Andrew Bernard, Emmanuel Dhyne, Glenn Magerman, Kalina Manova, Andreas Moxnes
The Origins of Firm Heterogeneity: A Production Network Approach
EU / Western Europe, Trade and FDI, Agriculture and food, Manufacturing, Mining, Energy, Services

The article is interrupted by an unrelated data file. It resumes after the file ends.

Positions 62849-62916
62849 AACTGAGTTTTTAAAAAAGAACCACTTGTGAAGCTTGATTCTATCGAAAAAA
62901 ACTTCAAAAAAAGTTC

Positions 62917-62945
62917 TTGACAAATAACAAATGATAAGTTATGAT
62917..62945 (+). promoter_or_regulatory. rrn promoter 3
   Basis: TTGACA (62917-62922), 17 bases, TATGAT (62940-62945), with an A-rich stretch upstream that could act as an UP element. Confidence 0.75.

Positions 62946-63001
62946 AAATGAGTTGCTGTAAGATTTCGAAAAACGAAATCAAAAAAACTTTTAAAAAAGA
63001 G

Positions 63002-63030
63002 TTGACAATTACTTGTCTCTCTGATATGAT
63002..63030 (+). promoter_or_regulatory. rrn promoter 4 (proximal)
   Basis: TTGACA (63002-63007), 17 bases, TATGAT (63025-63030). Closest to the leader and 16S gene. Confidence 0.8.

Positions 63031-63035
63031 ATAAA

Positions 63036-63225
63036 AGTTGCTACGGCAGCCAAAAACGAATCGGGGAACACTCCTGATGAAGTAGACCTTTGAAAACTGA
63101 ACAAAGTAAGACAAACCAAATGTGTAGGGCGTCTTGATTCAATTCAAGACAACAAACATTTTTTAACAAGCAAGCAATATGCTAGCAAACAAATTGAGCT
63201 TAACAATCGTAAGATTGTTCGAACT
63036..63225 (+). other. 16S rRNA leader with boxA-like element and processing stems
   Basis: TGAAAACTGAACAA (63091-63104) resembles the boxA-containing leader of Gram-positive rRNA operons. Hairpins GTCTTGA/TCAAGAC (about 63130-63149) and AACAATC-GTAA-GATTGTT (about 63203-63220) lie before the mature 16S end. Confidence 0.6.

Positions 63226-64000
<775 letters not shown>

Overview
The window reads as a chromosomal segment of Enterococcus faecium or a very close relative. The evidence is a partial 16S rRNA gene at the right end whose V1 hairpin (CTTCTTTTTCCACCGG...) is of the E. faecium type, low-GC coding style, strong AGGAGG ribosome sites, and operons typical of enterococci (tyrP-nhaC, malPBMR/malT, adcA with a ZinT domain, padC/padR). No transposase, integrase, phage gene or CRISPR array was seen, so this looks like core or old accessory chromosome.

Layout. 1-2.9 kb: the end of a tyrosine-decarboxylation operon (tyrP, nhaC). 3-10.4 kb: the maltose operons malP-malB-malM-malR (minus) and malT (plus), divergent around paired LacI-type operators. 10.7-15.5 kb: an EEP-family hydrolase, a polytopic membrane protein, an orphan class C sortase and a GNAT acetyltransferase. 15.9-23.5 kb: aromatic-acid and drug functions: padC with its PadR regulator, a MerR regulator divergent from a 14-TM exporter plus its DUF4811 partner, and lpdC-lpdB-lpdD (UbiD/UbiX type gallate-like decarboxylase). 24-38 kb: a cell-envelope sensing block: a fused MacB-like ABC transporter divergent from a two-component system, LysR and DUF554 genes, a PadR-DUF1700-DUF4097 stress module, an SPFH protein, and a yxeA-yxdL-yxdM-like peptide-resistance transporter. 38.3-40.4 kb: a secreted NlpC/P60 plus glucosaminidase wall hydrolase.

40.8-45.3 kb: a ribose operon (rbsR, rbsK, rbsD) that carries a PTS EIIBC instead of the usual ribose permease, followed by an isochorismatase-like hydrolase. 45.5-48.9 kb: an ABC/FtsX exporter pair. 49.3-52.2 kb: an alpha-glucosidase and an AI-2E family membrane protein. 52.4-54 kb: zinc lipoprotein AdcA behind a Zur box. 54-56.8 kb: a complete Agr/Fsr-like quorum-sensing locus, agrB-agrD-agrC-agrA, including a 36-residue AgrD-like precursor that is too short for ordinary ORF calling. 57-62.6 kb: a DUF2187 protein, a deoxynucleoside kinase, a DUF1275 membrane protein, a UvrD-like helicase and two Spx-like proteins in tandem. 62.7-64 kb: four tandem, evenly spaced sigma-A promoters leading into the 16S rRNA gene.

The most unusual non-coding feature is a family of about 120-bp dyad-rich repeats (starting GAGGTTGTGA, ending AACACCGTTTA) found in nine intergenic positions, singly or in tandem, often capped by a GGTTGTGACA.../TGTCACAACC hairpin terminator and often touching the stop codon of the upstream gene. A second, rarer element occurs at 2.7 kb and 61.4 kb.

This paper explores firm size heterogeneity in production networks. Using all buyer-supplier relationships in Belgium, the paper shows that firms with more customers havehigher total sales but lower sales per customer and lower market shares among thosecustomers. A decomposition of firm sales reveals that downstream factors, especiallythe number of customers, explain the large majority of firm size heterogeneity. Thesefacts motivate a model of heterogeneous firms and network formation where firms searchfor and sell to downstream buyers and buy inputs from upstream suppliers. Firms varyin their productivity and relationship capability. Higher productivity results in morematches and larger market shares among customers. Higher relationship capability re-sults in more customers and higher sales. Estimated model parameters suggest thatproductivity and relationship capability are strongly negatively correlated. A counter-factual exercise shows that the real wage gains from improving relationship capabilityare substantial, and much larger in our model compared to canonical models of one-dimensional heterogeneity.